http://www.balancingincentiveprogram.org/.
                            42
                              Eligibility for services under Oregon’s 1915(c) waiver is limited to aged and physically
                            disabled individuals who meet a nursing home level of care.




                            Page 23                                  GAO-12-649 Home- and Community-Based Services
individuals during the first year of its program (June 1, 2012, through
May 31, 2013).

Louisiana’s 1915(i) program became effective on March 1, 2012, and the
state plans to provide psychosocial services to adults with mental illness,
including adults with acute stabilization needs, serious mental illness, and
major mental disorders. The state plans to limit the option to adults who
exhibit at least a moderate level of risk of harm to self and others and
moderate levels of need based on a standardized assessment tool. The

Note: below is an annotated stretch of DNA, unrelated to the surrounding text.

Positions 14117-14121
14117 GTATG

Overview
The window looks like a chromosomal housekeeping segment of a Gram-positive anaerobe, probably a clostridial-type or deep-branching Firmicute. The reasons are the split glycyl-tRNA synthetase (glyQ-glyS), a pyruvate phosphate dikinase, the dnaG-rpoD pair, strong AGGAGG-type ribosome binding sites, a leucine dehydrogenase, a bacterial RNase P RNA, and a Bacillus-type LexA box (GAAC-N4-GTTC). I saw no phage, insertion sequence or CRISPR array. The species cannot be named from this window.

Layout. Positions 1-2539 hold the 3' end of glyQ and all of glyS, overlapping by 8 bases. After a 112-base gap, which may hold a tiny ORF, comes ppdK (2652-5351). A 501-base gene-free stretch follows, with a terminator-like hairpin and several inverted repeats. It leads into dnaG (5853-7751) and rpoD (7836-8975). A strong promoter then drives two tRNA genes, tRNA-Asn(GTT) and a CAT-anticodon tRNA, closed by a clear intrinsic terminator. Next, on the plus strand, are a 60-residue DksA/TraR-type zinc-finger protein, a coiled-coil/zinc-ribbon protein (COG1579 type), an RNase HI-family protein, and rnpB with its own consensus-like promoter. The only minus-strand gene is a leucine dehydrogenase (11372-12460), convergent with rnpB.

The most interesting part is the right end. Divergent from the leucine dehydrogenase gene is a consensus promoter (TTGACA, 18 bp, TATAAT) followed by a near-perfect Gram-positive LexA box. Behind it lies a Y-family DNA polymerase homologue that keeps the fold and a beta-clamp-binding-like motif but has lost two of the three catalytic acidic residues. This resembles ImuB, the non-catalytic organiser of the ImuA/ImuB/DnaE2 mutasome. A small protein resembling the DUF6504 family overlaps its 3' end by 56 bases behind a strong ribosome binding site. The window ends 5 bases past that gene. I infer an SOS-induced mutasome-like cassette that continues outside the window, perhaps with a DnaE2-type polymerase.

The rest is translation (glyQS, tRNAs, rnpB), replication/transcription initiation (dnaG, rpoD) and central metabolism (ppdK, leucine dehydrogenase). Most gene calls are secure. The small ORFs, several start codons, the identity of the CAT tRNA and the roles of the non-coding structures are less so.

state plans to provide such services under the 1915(i) option to a much
higher number of individuals than either Idaho or Oregon—55,000 during
the first year of its program.

In addition to the states with approved 1915(i) state plan amendments,
four states—California, Connecticut, Florida, and North Carolina—
currently have 1915(i) applications under review with CMS, according to
officials. Proposals in California and Florida—which had not been
approved by CMS, as of May 2012, and thus could change as a result of
the review process—showed varying plans for targeted groups and
services proposed, as the following examples illustrate.

•   Florida proposed to provide various types of family therapy services to
    redirect troubled youth away from residential placements and into
    treatment options that will allow them to live at home. The state plans
    to serve 597 children in the first year.

•   California has submitted two 1915(i) state plan amendments. The first